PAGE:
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Parents’ mental health and parenting style can influence the course of their children’s friendships in elementary school, finds a study in the Journal of Family Psychology. Researchers analyzed data from 1,523 Finnish schoolchildren, followed from first to sixth grade, and the children’s parents. The researchers followed pairs of friends over those years to see whether children remained close to their best pals from first grade. They also used peer reports to assess whether the children were generally popular with their classmates and asked the parents questions about their parenting behavior (including behavioral control, psychological control and affection) and their own depressive symptoms. Overall, children whose parents exhibited a great deal of psychological control, or whose parents were depressed, were more likely to see close friendships end before sixth grade. The effects of these parental variables were above and beyond the effects of the children’s status among their peers. (Monitor on Psychology)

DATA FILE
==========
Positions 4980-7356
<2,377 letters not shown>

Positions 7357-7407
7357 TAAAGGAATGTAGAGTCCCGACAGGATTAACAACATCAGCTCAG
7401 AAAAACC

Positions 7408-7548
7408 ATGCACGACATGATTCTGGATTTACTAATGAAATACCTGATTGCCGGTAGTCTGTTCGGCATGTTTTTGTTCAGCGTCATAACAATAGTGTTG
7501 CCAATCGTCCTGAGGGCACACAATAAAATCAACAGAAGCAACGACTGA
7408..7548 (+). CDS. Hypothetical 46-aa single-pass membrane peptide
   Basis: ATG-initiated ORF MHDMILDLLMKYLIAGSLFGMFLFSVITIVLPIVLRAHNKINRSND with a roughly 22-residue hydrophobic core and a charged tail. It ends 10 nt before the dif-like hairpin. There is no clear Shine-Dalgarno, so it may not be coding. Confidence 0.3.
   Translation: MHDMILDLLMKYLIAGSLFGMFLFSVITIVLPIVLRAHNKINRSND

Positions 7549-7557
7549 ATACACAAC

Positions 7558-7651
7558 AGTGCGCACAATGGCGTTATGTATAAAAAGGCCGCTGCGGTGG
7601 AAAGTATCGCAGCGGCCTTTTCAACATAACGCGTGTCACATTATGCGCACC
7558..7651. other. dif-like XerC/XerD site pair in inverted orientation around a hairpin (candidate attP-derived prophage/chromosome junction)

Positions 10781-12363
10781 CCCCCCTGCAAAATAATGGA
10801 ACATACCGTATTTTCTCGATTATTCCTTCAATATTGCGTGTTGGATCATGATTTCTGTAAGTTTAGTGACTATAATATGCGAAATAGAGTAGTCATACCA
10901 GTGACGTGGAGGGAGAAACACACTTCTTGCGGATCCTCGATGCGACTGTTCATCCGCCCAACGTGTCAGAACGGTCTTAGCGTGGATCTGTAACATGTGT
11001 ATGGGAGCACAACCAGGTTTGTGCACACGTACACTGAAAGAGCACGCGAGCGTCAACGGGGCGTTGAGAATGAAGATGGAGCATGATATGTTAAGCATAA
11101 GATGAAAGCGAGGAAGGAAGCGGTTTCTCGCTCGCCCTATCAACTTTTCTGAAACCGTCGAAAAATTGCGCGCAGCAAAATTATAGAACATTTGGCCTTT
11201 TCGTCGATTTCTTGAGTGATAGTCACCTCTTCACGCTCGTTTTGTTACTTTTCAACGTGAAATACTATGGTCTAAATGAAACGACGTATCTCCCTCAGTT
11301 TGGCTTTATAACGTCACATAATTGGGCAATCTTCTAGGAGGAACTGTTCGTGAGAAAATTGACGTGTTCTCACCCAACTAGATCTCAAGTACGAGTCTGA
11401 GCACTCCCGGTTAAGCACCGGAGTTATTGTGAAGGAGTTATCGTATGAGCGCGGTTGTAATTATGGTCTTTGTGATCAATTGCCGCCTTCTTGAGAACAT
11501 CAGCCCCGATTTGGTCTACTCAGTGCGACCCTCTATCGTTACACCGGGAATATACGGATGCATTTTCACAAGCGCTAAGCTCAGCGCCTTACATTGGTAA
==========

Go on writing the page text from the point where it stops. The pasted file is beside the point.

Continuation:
Susie Bean Gives